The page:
Molecular and biochemical analysis of XDH from Phaseolus vulgaris suggest that uric acid protects the enzyme against the inhibitory effects of nitric oxide in nodules
Coleto Reyes, Inmaculada
Alamillo, Josefa M.
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Plant Physiology and Biochemistry 143 : 364-374 (2019)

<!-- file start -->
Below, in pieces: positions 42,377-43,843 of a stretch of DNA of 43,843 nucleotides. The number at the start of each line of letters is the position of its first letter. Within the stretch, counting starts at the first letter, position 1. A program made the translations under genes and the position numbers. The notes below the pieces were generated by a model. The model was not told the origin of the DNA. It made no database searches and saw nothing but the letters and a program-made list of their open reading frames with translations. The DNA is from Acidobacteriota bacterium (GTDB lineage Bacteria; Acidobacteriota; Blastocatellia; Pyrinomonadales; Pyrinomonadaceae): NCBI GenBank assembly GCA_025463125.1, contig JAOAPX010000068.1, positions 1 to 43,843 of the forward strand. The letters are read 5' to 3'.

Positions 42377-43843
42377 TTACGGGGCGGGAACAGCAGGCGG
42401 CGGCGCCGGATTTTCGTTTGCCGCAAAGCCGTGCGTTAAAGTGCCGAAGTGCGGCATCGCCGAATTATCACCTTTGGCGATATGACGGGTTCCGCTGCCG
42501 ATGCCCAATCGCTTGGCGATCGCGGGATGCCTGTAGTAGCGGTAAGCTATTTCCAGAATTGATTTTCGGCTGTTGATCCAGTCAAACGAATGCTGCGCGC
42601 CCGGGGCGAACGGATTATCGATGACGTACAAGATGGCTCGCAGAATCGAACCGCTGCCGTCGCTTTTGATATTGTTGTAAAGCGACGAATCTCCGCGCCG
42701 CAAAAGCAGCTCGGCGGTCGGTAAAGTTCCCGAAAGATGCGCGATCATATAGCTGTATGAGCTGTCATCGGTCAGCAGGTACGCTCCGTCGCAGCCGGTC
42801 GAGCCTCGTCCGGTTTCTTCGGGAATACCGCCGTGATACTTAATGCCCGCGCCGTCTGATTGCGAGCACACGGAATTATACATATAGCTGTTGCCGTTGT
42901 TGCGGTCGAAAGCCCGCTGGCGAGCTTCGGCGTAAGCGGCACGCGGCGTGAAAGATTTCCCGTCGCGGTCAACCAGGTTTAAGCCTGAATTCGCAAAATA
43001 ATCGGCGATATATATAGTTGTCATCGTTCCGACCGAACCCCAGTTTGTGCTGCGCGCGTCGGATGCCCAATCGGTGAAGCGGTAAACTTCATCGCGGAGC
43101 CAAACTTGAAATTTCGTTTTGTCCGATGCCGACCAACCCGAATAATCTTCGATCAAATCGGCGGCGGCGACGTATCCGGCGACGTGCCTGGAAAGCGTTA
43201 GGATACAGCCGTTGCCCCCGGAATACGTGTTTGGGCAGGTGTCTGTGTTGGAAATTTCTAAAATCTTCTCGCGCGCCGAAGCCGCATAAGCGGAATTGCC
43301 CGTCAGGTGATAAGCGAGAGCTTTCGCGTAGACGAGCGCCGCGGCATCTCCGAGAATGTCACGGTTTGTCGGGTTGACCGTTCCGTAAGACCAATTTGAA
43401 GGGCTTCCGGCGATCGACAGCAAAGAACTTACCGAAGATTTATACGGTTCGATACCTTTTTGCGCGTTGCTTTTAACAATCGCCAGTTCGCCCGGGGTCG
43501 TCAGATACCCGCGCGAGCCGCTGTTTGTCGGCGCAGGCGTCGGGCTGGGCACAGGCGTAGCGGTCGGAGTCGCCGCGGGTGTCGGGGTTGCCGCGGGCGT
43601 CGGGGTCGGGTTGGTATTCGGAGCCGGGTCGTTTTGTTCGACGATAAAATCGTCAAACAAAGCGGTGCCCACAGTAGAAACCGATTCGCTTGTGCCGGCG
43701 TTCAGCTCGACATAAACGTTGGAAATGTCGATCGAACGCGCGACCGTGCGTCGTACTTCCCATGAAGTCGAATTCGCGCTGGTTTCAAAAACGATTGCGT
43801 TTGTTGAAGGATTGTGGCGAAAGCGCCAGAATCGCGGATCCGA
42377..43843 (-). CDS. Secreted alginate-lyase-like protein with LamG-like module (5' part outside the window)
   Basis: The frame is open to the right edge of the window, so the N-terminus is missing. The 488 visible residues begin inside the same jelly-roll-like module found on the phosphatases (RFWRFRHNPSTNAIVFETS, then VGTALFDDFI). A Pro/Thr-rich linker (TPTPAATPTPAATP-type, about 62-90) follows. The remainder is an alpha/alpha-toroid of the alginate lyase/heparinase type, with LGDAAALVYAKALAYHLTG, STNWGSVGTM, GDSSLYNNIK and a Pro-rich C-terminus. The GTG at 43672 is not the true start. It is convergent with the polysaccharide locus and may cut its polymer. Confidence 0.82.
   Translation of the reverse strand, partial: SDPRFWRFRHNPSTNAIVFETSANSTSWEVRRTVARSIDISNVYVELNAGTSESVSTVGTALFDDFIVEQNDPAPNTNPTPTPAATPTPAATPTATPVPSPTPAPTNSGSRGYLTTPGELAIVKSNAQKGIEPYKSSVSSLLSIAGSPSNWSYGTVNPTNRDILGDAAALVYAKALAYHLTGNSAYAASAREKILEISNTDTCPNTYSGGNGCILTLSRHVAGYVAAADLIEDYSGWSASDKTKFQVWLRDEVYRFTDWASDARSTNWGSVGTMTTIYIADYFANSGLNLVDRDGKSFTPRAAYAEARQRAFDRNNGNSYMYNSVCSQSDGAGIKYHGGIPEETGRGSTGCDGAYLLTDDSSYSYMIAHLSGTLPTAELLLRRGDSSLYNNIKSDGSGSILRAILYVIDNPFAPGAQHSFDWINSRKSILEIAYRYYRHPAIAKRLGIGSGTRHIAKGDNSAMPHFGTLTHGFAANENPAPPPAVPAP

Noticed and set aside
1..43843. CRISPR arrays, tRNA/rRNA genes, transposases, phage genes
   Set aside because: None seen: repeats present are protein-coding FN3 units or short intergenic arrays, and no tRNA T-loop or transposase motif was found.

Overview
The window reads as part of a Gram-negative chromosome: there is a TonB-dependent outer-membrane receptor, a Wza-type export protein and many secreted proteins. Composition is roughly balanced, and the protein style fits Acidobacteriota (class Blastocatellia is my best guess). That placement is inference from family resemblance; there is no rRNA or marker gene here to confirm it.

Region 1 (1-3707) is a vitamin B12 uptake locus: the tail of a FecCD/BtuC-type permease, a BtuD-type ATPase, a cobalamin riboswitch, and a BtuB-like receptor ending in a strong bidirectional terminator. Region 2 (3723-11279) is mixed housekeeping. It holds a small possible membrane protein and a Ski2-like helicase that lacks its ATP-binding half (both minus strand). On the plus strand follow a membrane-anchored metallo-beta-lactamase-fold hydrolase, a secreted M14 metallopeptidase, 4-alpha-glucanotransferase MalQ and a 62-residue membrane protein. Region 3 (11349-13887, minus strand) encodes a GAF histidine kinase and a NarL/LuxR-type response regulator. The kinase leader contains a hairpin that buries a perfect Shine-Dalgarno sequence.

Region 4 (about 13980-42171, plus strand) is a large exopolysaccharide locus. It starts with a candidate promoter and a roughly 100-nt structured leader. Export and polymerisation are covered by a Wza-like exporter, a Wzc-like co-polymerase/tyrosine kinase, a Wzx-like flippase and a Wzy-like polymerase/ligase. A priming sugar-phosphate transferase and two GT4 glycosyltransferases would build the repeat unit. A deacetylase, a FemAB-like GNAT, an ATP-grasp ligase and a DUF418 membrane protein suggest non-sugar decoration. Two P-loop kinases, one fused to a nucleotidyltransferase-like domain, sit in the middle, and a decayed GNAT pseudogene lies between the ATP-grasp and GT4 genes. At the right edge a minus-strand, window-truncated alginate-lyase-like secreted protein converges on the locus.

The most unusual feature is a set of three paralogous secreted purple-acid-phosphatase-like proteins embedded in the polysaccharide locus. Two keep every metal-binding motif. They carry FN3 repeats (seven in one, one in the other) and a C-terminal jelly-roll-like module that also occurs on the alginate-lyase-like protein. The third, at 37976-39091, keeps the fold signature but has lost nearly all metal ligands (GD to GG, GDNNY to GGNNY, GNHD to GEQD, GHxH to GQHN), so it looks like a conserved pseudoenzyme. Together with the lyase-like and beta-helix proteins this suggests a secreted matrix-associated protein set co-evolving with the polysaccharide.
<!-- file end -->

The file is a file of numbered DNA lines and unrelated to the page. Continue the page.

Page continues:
Xanthine dehydrogenase (XDH) is essential for the assimilation of symbiotically fixed nitrogen in ureidic legumes. Uric acid, produced in the reaction catalyzed by XDH, is the precursor of the ureides, allantoin and allantoate, which are the main N-transporting molecules in these plants. XDH and uric acid have been reported to be involved in the response to stress, both in plants and animals. However, the physiological role of XDH under stressful conditions in ureidic legumes remains largely unexplored. In vitro assays showed that Phaseolus vulgaris XDH (PvXDH) can behave as a dehydrogenase or as an oxidase. Therefore, it could potentially protect against oxidative radicals or, in contrast, it could increase their production. In silico analysis of the upstream genomic region of XDH coding gene from P. vulgaris revealed the presence of several stress-related cis-regulatory elements. PvXDH mRNA and enzymatic activity in plants treated with stress-related phytohormones or subjected to dehydration and stressful temperatures showed several fold induction. However, PvXDH activity was in vivo and in vitro inhibited by nitric oxide in leaves but not in nodules. In extracts from RNAi PvXDH silenced nodules, with lower levels of uric acid, XDH activity was inhibited by SNP which indicates that uric acid produced by XDH in the nodules of this ureidic legume could help to protect XDH against the inhibitory effects of nitric oxide.